The geology in the vicinity of Elliston consists of limestone, quartzite and sandstone. The lowest formation is the Madison limestone which is overlain by the Quadrant quartzite, near the top of which occurs a bed of high-grade phosphate rock. To the south of Elliston rhyolites are present and persist on the flanks of the mountains to 6,200 ft. At the mouth of Snowshoe Creek auriferous gravels rest on an eroded surface of lake beds from Tertiary lakes. The ore deposits of the Elliston district contain values chiefly of lead-silver, some of which contain considerable gold. The ore minerals are galena, pyrite, sphalerite, arsenopyrite and tetrahedrite in a quartz-carbonate gangue.
Places to Stay/Camping Sites/Campgrounds/RV Parks:
Cromwell Dixon Campground – 6.9 miles
Moose Creek Campground – 6.4 miles
Park Lake Campground – 8.7 miles
Clancy Alhambra RV Park – 17.5 miles
Basin Canyon Campground and Picnic Area – 10 miles
Bed & Breakfast, Motels, Hotels, Lodges:
Flume Creek Lodge – 5 miles
Last Chance Motel – 12 miles
The Chocolate Moose – 13.8 miles
Powell County, Montana, gets 13 inches of rain per year, and snowfall is around 47 inches. The average US city gets 25 inches of snow per year. The number of days with any measurable precipitation is 88. On average, there are 178 sunny days per year in Powell County, Montana. The July high is around 82 degrees. The January low is 8. Our comfort index, which is based on humidity during the hot months, is a 72 out of 100, where higher is more comfortable. Average daytime temperatures vary from 28 °F (−2 °C) in January to 84.5 °F (29.2 °C) in July.
Extremely hot weather is less common above 4,000 ft (1,200 m). Snowfall has been recorded in all months of the year in the more mountainous areas of central and western Montana, though it is rare in July and August.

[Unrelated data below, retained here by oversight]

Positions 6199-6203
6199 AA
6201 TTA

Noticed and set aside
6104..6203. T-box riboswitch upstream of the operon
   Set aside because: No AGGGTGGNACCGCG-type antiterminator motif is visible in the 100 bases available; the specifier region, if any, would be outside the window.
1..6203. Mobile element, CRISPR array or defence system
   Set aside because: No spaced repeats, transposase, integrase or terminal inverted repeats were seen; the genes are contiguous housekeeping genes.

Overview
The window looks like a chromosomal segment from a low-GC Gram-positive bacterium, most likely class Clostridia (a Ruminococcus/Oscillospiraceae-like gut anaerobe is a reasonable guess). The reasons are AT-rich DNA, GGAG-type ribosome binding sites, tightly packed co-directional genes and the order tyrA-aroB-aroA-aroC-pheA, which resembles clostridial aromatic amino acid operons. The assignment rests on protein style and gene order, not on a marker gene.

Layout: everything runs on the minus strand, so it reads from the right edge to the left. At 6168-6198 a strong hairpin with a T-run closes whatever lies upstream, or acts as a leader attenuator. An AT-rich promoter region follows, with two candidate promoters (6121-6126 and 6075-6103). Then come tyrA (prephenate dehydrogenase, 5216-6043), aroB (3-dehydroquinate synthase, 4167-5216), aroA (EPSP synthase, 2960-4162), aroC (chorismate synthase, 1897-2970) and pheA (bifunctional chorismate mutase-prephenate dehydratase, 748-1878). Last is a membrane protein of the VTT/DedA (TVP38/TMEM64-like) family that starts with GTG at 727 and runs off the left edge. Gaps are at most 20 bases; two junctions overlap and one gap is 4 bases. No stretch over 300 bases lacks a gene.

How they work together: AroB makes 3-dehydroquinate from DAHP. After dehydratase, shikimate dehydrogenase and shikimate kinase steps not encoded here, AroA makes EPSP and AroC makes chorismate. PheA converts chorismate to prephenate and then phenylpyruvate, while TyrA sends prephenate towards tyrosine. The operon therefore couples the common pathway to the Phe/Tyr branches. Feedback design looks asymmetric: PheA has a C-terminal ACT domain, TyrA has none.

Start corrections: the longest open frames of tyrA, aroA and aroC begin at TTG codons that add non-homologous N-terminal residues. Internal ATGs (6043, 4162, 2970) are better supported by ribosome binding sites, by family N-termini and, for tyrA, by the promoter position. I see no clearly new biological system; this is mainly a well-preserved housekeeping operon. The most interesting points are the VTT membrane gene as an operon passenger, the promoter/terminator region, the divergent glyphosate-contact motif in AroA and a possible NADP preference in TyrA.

Heavy snowstorms may occur any time from September through May, though most snow falls from November to March
Spring: +30°F to +50°F
Summer: +50°F to +90°F (with +90°F being a rare temperature)
Fall: +30°F to +70°F
Winter: +50°F to -35°F (with temperatures below 0°F lasting only one to 2 weeks.)
The access to the HOMESTAKE MINE is a very easy drive. There are two roads you want to be on the look out for: Telegraph Creek Rd and Minnehaha Creek Rd. Part of the road goes into the claim, so you have access to your equipment and vehicles. There is plenty of space to drive around and park your RV. All you need is two-wheel drive to reach the claim, there are no rough roads or major hills to go up.
Come to Hike, Camp, Ride and Shoot - or come to pull some shiny rock$ out of the ground;-)
Note that all of the pictures of this claim were taken by my team and/or myself on a recent visit to this property.
All Pictures are of the actual property – no stock photographs were used
A mining claim gives the holder the right to mine on mineral-rich land that belongs to the federal government.
We offer a lifetime guarantee should the State/Government take back the land.
As the largest company in the mining industry selling legitimate and valuable historic claims, you can rest assured that you are not only covered with our 100% lifetime money-back guarantee, but you can also rest easy that there is no fine print on any of our claim listings telling you will have to deal with any games like being charged phony fees or having to pay inflated “processing” or “transfer” fees. The final price for this mine is ALL you will pay.
We'll take care of all the paperwork and arrangements so you can enjoy your claim immediately after payment and we keep you informed through the entire process with confirmations when payment is received, when your paperwork has been shipped.
While we cannot physically ship land to you as it doesn't quite fit into the mail box ;)
We will ship all paperwork/maps upon payment clearing we ship same business day (if payment is received by 1PM P.S.T.) We always provide tracking information so you are always informed.